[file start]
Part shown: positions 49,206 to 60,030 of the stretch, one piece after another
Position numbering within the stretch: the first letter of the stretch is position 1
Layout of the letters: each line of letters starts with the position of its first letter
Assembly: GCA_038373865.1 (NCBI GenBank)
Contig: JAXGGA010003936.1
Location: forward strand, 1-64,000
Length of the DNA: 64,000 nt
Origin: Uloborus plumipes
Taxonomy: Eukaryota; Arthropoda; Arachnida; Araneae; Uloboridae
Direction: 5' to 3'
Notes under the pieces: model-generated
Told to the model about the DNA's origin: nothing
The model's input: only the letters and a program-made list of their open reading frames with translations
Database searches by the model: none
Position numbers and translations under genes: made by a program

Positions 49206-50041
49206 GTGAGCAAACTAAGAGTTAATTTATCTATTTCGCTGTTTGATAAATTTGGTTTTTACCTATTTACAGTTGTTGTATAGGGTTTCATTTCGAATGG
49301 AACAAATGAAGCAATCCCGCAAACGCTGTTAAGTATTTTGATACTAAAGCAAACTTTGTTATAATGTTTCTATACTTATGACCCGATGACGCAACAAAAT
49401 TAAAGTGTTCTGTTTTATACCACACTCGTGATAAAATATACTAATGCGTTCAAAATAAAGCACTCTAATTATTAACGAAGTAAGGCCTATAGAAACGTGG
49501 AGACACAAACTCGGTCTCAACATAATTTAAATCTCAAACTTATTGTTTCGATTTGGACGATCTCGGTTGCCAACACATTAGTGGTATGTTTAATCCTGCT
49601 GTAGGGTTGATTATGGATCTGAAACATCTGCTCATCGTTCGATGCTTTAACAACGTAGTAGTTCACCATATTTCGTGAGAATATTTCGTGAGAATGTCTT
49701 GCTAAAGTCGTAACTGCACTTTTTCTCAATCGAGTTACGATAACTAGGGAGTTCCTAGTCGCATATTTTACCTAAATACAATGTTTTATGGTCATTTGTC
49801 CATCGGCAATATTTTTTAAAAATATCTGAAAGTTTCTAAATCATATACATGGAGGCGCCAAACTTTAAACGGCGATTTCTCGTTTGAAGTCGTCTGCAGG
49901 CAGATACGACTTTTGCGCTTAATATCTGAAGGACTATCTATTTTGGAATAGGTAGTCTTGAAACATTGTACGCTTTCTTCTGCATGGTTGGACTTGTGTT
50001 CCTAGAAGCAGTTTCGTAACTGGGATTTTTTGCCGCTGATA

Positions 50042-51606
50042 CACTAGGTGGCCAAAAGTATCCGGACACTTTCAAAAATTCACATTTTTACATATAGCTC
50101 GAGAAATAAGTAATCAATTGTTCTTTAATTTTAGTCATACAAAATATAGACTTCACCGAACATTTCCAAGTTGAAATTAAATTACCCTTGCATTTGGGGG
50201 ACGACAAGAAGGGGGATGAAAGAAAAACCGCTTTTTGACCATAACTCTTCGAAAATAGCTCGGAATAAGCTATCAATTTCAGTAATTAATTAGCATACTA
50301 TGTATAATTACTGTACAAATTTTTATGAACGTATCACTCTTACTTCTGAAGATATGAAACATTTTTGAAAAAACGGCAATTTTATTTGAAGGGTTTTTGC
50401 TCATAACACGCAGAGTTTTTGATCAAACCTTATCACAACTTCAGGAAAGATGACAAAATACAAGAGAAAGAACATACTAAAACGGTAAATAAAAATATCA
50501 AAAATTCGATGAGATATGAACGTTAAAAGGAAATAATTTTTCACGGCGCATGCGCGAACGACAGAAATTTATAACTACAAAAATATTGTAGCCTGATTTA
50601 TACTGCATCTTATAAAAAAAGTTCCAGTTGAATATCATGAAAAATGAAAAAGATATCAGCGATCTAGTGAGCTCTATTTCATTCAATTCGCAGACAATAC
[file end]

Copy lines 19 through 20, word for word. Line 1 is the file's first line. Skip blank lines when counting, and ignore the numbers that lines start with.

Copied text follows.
49401 TAAAGTGTTCTGTTTTATACCACACTCGTGATAAAATATACTAATGCGTTCAAAATAAAGCACTCTAATTATTAACGAAGTAAGGCCTATAGAAACGTGG
49501 AGACACAAACTCGGTCTCAACATAATTTAAATCTCAAACTTATTGTTTCGATTTGGACGATCTCGGTTGCCAACACATTAGTGGTATGTTTAATCCTGCT